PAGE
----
USGC: Ethanol summit sparks engagement on ethanol policy

By U.S. Grains Council | October 12, 2018

Using Market Access Program funds, the U.S. Grains Council hosted the first ever Ethanol Summit of the Americas in fall 2017, bringing together more than 150 government and industry officials from more than 15 countries to discuss current and future opportunities for ethanol usage throughout the region.

The goal of the event was to provide a single, clear message on the benefits of using ethanol to achieve environmental, human health and economic benefits. The Summit laid the foundation for future, high-level engagement throughout the region as the Council further develops markets for U.S. ethanol exports.

Countries shared their experiences with implementing biofuels policy and discussed how best to support the development and implementation of ethanol policies with a role for trade. Recognized scientists and ethanol experts demonstrated how ethanol use in transportation fuels improves air quality, extends the current fuel supply and reduces greenhouse gas emissions leading to increased human health benefits. The Summit sparked strong interaction between representatives from all nations in attendance and participants expressed their appreciation for the usefulness of informational exchange across such a diverse group.

Included as part of the Summit activity were three pre-conference tours in which participants travelled through the Midwest to see firsthand ethanol production from the field to the pump and to learn about transportation infrastructure, retail ethanol sales and consumer acceptance in the United States. These reverse missions are a great opportunity for new potential partners to understand the full value chain of U.S. ethanol production as they seek to develop their own policies and industries.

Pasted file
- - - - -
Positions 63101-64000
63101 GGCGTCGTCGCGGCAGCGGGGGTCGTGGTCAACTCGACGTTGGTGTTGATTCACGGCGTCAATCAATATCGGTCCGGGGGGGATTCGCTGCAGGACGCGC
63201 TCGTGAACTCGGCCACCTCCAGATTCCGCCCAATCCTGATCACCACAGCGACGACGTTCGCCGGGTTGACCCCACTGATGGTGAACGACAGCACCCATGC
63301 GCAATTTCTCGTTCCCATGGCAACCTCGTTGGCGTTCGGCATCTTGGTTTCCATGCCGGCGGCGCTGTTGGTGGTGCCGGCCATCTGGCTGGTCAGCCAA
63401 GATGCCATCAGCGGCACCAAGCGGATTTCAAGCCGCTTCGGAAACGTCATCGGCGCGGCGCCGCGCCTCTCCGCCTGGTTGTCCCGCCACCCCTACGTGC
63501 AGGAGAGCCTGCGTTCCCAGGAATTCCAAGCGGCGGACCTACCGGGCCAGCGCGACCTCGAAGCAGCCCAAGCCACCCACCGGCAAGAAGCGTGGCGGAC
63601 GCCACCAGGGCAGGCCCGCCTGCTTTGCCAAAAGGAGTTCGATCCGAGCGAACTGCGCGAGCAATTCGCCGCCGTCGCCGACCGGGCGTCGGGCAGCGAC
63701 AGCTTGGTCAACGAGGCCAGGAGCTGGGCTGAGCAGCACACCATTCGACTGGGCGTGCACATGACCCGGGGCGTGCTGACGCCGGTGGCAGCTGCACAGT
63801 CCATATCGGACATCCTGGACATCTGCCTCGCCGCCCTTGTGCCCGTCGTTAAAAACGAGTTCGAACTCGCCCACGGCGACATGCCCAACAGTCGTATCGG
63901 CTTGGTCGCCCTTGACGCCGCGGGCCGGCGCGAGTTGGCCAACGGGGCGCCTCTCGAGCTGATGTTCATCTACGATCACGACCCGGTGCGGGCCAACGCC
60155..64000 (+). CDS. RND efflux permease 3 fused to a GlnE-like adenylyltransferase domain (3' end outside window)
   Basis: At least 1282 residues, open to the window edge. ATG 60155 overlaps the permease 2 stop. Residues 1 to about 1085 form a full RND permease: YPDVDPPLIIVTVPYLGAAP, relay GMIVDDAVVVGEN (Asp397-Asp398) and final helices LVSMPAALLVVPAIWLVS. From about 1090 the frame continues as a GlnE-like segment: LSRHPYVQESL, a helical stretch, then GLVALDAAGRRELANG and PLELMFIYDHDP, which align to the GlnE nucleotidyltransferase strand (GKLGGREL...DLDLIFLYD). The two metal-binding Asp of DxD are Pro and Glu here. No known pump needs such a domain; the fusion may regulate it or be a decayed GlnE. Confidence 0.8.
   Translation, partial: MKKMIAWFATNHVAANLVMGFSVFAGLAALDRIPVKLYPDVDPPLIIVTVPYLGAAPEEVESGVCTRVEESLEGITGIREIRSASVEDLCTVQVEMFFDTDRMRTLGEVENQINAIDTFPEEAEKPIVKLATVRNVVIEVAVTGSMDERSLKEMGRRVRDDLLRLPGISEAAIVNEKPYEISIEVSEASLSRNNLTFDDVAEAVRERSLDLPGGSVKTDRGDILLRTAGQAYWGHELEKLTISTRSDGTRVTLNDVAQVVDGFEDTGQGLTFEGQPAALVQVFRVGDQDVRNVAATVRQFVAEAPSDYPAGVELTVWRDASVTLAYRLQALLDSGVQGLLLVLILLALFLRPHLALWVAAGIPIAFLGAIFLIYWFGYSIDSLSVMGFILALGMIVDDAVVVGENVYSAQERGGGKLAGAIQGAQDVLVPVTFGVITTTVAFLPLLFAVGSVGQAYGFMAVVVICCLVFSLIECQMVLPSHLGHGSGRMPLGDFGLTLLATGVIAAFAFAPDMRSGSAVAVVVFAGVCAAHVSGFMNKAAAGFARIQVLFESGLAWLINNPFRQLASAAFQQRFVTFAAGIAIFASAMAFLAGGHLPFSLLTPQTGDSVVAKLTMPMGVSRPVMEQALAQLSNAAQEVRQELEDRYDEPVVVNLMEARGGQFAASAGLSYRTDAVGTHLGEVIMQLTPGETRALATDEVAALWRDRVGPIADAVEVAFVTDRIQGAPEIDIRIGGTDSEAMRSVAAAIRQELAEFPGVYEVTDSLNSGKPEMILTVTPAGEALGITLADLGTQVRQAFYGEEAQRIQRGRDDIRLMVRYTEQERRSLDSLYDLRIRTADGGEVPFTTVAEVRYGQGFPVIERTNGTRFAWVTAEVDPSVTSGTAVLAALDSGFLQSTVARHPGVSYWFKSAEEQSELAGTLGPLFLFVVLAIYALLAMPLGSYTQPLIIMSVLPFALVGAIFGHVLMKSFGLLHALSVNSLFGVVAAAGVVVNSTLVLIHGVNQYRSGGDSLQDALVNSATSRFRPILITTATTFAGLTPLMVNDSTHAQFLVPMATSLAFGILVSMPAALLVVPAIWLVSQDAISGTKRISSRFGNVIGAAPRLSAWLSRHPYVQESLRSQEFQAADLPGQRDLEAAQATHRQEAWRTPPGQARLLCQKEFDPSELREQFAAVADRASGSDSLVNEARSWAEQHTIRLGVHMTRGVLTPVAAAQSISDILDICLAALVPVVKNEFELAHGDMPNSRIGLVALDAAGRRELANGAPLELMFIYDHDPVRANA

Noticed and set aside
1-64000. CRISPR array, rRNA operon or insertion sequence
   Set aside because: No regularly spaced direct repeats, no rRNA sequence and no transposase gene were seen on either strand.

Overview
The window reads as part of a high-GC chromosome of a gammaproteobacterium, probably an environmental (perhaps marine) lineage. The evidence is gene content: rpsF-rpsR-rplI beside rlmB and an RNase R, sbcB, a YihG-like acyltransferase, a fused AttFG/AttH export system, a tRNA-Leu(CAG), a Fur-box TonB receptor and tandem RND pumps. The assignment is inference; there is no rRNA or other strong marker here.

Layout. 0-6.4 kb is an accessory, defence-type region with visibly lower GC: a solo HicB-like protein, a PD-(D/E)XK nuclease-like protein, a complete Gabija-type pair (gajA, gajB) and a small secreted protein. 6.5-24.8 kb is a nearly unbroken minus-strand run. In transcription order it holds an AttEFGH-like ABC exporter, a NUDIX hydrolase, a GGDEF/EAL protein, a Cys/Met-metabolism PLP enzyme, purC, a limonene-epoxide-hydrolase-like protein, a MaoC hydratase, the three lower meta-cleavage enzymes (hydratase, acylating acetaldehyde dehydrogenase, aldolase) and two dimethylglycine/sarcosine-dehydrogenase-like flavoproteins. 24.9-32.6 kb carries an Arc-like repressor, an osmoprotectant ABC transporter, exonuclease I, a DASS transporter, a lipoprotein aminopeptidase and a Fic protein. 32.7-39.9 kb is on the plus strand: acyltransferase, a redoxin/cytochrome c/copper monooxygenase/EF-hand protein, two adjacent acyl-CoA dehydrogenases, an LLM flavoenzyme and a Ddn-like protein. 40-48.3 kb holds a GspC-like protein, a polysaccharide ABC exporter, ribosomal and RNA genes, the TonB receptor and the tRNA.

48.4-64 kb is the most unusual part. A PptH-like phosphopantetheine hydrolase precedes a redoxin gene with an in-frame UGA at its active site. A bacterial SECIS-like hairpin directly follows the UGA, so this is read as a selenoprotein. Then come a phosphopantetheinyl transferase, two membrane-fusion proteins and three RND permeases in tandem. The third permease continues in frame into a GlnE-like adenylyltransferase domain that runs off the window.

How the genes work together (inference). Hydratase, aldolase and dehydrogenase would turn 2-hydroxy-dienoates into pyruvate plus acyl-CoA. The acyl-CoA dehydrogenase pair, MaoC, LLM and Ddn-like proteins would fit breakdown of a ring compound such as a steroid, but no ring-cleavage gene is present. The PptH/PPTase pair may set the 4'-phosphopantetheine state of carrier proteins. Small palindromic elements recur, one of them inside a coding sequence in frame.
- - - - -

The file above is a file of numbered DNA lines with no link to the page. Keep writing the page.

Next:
Building a successful ethanol industry requires having the proper supporting policies in place. Policy is the critical factor in expanding the global use of ethanol and in creating opportunities for U.S. ethanol exports. The Summit furthered that conversation and further aligned ministries and industries throughout the region as they develop or expand their approaches to using ethanol.

The Summit created a platform for more robust engagement with countries like Brazil, Mexico, Peru, Colombia and Canada, all countries in which the Council already has programs. Additionally, seven countries have engaged in follow-up with the United States to potentially implement their own ethanol programs, including Bolivia, Ecuador, Nicaragua, Honduras, Guatemala, Costa Rica and the Dominican Republic. Bolivia announced an E10 mandate during a visit by the Council following ESOTA, while talks with Ecuador have been strengthened as a direct result of ESOTA and the U.S. Department of Agriculture’s Foreign Agricultural Service’s inclusion of a Cochran Program focused on ethanol for Ecuadorian fellows. As a direct result of the Summit, the Council also strengthened relationships and collaboration with key ministry officials from Brazil, useful in engaging with Brazilians as they continue to develop their new biofuels policy, RenovaBio, and with Mexico as they explore nationwide use of E10.

The returns on investment of this event are yet to be determined in terms of gallons exported and total sales. Globally, the Western Hemisphere is currently the largest destination market for U.S. ethanol, totaling $1.7 billion and 3.5 billion liters of exports, currently accounting for about 70 percent of total U.S. ethanol exports.